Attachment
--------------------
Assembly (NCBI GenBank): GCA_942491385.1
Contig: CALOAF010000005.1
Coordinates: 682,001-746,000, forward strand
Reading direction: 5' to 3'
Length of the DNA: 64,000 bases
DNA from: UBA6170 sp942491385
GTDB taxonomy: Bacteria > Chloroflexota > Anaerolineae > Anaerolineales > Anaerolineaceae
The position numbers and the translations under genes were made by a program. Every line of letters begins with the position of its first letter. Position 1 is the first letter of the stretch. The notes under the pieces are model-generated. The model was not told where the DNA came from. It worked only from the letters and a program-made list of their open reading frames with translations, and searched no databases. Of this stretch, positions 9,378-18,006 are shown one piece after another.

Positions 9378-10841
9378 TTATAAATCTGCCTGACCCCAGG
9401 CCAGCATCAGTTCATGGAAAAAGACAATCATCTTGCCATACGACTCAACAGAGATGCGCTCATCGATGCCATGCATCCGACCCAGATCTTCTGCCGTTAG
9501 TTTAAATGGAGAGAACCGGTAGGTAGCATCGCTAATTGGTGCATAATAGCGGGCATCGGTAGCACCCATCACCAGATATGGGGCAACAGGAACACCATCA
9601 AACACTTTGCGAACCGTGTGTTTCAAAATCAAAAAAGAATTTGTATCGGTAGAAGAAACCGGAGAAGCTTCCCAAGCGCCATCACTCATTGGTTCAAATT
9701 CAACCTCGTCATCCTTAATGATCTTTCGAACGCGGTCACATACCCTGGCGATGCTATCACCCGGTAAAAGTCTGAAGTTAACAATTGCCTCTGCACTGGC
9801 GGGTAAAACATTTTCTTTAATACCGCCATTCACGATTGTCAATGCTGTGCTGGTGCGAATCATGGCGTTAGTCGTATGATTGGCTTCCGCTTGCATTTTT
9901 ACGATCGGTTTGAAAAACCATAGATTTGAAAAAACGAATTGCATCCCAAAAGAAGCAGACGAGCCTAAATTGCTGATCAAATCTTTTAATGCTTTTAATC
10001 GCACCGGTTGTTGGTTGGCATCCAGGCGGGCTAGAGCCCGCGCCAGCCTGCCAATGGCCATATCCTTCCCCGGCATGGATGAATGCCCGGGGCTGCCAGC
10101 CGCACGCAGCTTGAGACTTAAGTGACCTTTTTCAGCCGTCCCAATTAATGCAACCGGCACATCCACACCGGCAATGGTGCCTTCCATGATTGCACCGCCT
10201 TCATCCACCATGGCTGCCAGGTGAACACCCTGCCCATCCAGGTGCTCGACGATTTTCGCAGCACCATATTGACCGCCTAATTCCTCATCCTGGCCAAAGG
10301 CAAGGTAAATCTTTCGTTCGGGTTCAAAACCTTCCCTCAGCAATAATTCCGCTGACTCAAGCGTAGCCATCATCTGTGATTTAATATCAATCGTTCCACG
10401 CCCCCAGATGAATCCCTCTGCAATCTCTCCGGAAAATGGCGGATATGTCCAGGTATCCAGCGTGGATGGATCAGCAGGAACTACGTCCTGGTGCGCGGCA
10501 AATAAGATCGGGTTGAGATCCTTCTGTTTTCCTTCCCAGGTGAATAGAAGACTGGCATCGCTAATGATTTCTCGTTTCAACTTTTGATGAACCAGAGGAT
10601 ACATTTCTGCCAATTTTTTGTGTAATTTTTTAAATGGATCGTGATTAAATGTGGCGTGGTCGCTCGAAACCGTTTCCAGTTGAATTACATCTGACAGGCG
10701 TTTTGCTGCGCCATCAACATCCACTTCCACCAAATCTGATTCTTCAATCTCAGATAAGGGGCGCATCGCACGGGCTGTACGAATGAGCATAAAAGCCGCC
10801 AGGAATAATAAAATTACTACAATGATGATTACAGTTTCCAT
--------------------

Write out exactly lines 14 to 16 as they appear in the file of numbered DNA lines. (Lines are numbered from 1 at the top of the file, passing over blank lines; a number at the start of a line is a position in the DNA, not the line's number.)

9701 CAACCTCGTCATCCTTAATGATCTTTCGAACGCGGTCACATACCCTGGCGATGCTATCACCCGGTAAAAGTCTGAAGTTAACAATTGCCTCTGCACTGGC
9801 GGGTAAAACATTTTCTTTAATACCGCCATTCACGATTGTCAATGCTGTGCTGGTGCGAATCATGGCGTTAGTCGTATGATTGGCTTCCGCTTGCATTTTT
9901 ACGATCGGTTTGAAAAACCATAGATTTGAAAAAACGAATTGCATCCCAAAAGAAGCAGACGAGCCTAAATTGCTGATCAAATCTTTTAATGCTTTTAATC